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Uh O​h, Lindsey…

Things didn't go well for South Carolina Republican Senator Lindsey Graham's bid to avoid responsibility for his part in the attempt to undermine the 2020 election results in Georgia.

South Carolina Republican Senator Lindsey Graham
Rebecca Noble/Getty Images

South Carolina Republican Senator Lindsey Graham is in the news again, but he probably wishes he weren’t.

A three-judge panel of the Eleventh Circuit, which is supposed to be one of the most conservative circuits but lately has dealt significant blows to Trump in the Nara-Lago case, ruled unanimously against Graham in his bid to avoid testifying in the Georgia election interference case.

That case is spearheaded by District Attorney Fani Willis of Fulton County, Georgia, who seems intent on making sure the investigating grand jury hears from everyone who had anything to do with efforts to illegally overturn the 2020 election in her state.

Because this is a sitting U.S. senator and an outspoken ally of the former President (even though he was once one of his harshest critics—oh what do they have on you, Senator?), it’s worth reviewing the likely subject of Graham’s testimony and how we got to the Eleventh Circuit having to weigh in—including where things go from here.

What Did You Do, Lindsey?

Most Americans are aware of that the former President made an infamous call (he would say “a perfect call,” which is now a big tell) to Georgia Secretary of State Brad Raffensperger on January 2, 2021, urging his office to “find” him another 11,780 votes, just one more than Trump needed to win the state.

What is less known is that the former President wasn’t the only official from Washington picking up the phone and making similar calls after Trump lost the election.

According to an interview with the The Washington Post, Raffensperger also received a call from Graham on November 13, 2020, ten days after the election, who asked if the Georgia Secretary of State could sway the results of the election. In the preceding days, Graham had been echoing many of Trump’s false and unfounded claims about election fraud.

And now, specifically, Graham wanted to know more about the state’s signature-matching law and whether poll workers might have been biased to accept ballots with nonmatching signatures.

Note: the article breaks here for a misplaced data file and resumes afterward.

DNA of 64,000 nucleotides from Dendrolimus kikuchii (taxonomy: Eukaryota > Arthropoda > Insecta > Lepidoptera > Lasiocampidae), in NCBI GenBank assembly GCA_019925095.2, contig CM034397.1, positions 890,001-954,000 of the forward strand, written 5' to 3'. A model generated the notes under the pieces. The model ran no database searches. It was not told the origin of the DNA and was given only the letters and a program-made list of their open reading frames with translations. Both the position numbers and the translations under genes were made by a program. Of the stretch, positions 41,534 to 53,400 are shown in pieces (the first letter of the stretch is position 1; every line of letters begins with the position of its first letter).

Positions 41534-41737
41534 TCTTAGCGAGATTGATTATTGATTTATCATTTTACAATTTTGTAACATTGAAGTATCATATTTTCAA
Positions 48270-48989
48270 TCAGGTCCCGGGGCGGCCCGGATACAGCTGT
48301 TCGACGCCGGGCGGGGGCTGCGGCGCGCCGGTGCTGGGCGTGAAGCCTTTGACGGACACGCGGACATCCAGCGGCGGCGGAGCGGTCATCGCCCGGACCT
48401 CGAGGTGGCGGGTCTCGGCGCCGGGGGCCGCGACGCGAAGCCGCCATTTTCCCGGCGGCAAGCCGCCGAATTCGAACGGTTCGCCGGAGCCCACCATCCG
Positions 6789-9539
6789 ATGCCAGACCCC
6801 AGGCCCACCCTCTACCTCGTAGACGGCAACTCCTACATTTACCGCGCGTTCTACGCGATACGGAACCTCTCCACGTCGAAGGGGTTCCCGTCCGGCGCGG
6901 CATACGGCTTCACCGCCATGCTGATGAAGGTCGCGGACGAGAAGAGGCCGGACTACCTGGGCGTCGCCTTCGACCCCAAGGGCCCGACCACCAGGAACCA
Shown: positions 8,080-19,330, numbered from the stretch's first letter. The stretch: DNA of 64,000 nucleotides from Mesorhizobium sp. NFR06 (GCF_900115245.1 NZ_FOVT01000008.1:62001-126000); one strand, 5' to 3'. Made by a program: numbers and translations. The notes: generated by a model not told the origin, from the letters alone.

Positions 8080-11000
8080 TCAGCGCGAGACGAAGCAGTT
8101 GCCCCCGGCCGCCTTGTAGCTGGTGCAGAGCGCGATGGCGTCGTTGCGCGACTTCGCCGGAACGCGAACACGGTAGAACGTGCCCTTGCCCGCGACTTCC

Of interest to prosecutors, Graham pressed whether Raffensperger had the power to toss all mail ballots in counties that were found to have higher rates of nonmatching signatures. In other words, Graham wanted to invalidate legally cast ballots based on a flimsy claim that some ballots with non-matching signatures may have been accepted at higher rates in certain counties, meaning heavily Black and Democratic ones.

If this sounds like an overt attempt to improperly reverse Trump’s loss in the state, Raffensperger would agree. Indeed, he was “stunned” that Graham appeared to suggest he find a way to toss legally cast ballots just because some may have been accepted at higher signature match rates.

Raffensperger told the Post:

“It sure looked like he was wanting to go down that road."

When the Post followed up on this, Graham denied he ever asked about tossing out legally cast ballots. He instead claimed he was just trying to understand the state’s signature-matching requirements.

Graham said:

“The main issue for me is: How do you protect the integrity of mail-in voting, and how does signature verification work?”

But Fani Willis wasn’t content to take Graham’s self-interested statements to a reporter as gospel.

She had already subpoenaed and brought Raffensperger in before the grand jury to testify back in June of this year, and his appearance lasted some five hours. Interestingly, the grand jury also heard from Raffensperger’s wife, who was present in the room when Trump had called him.

It isn’t clear at this time if he told her anything about the Graham call.

While Graham claims he never spoke to Trump or acted at his direction, the question of “signature matching” on Georgia mail-in ballots was something Trump, by no small coincidence, was harping on that day on social media.

He tweeted:

“Georgia Secretary of State, a so-called Republican (RINO), won’t let the people checking the ballots see the signatures for fraud."
"Without this the whole process is very unfair and close to meaningless. Everyone knows that we won the state.”

Also that same day of Graham’s call to Raffensperger, Trump ally Lin Wood filed a federal lawsuit in Georgia challenging the way county election officials checked ballot signatures.

It therefore seems at least curious that Graham, acting on his own, would call Raffensperger to inquire about this very issue, and seek en masse invalidation of legally cast ballots, without any prior consultation with Trump or his team.